If there is enough clinical data, subgroup analysis will be divided by different course, age, controls, outcome measures, and interventions. The heterogeneity in trials is significant when I2 ≥ 50%.
2.6.3 Sensitivity analysis
If the heterogeneity is high, sensitivity analysis will be performed on each indicator to find the source of heterogeneity. Network meta-regression will be conducted to discover inconsistent sources.
2.6.4 Quality of evidence
We will evaluate the quality of included studies by GRADE (Grading of Recommendations, Assessment, Development, and Evaluation) and Grade profiler 3.6 will be used. According to GRADE, there will be 4 levels of evidence: high, medium, low, and very low.
2.6.5 Patient and public involvement
Patients and public will not be involved.
2.6.6 Ethics and dissemination
We do not include individual patient data, so ethical approval is not required. The results will be disseminated through a peer-reviewed publication. The outcomes from this trial will find out the best form of acupuncture in treating PSD.
Depression, which is related to poor functional outcome and high mortality, is common after stroke. Global burden of diseases report describes stroke with depression as the “double burden” of stroke. The most commonly used antidepressant is pharmacological agents which can cause adverse effects. Moreover, the placebo effects of this therapy should not be ignored. Therefore, it is important to explore other effective treatments that may have fewer side effects. Acupuncture is a good choice.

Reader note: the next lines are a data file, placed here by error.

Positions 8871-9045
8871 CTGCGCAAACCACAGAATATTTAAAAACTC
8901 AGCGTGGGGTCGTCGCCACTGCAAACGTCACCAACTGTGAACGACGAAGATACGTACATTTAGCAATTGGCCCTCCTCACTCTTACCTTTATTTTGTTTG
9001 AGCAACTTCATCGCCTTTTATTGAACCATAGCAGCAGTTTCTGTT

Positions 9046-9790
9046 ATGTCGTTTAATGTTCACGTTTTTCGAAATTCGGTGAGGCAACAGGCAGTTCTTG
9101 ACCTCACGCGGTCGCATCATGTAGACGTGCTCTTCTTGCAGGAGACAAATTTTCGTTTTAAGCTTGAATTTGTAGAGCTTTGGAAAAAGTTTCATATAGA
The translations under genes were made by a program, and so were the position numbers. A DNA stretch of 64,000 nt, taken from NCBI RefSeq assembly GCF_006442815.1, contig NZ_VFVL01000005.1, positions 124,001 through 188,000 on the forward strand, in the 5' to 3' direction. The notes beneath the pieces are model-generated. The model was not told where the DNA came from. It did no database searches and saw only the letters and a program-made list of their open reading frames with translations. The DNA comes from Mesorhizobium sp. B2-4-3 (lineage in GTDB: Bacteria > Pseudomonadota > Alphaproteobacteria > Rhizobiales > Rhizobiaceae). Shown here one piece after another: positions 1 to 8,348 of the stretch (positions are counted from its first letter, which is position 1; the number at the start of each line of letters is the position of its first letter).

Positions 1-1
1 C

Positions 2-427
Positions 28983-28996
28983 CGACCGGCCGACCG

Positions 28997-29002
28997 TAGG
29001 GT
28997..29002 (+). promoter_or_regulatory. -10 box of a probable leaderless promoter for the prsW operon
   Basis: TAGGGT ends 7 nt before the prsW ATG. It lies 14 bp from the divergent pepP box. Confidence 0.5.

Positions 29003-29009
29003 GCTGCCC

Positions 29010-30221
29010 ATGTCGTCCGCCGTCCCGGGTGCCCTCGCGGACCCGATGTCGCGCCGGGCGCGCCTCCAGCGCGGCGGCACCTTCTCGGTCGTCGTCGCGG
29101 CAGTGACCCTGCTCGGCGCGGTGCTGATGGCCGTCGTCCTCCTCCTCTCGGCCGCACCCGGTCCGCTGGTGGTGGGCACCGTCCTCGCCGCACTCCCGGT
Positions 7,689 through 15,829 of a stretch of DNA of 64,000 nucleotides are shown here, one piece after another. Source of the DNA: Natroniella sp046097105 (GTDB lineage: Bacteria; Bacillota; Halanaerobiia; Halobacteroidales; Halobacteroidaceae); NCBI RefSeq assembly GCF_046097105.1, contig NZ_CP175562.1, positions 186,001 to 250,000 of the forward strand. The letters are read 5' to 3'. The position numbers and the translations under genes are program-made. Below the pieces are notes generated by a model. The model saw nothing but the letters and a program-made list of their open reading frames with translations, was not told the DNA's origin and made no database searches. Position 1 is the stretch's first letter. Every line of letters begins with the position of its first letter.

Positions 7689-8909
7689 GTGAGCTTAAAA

Acupuncture is a traditional Chinese therapeutic intervention which inserts fine metallic needles through the skin at specific sites. Acupuncture also has antidepressant effect. Study has found that acupuncture can mediate depressive emotion by regulating the deoxyribonucleic acid (DNA) methylation and histone modifications of brain-derived neurotrophic factor (BDNF). Further research supported that acupuncture could ameliorate depressive-like behaviors by regulating PKA/CREB signaling pathway. By comparing the expression levels of related indicators before and after treatment, a 4-week electro-acupuncture treatment on rats with behavioral deficits has showed antidepressant effect. The effectiveness of acupuncture combined with antidepressant medication on depression has been proved in a systematic review. However, there has been no relevant network analysis that show the effect of several acupunctures on improving PSD and which form of acupuncture is better on PSD is still unknown. In addition, there is no sufficient evidence to support the widespread use of acupuncture on PSD. Hence, a network-analysis about the effect of several forms of acupuncture on improved PSD is needed. The purpose of this review is to systematically assess the effect of different forms of acupuncture on PSD. We hope to find out the better form of acupuncture that helps improving depression.
To the best of our knowledge, this review will be the first to evaluate the effect of several forms of acupuncture on PSD. We believe that the results of this review will introduce a safe and effective treatment and provide reliable evidence for its application.
Baishu Chen and Minhong Zhao contributed equally to this paper and are co-first authors. Chun Fan conceived of the study. Baishu Chen and Minhong Zhao design the systematic review. Bin Chen and Zhaojun Yang revised it. Xiaojiang Yu and Xueying Lin developed the search strategies and conducted data collection. All authors have approved the final manuscript.
Conceptualization: Chun Fan
Formal analysis: Baishu Chen, Minhong Zhao
Methodology: Xiaojiang Yu, Xueying Lin
Writing – original draft: Bin Chen, Zhaojun Yang
Writing – review & editing: Minhong Zhao, Chun Fan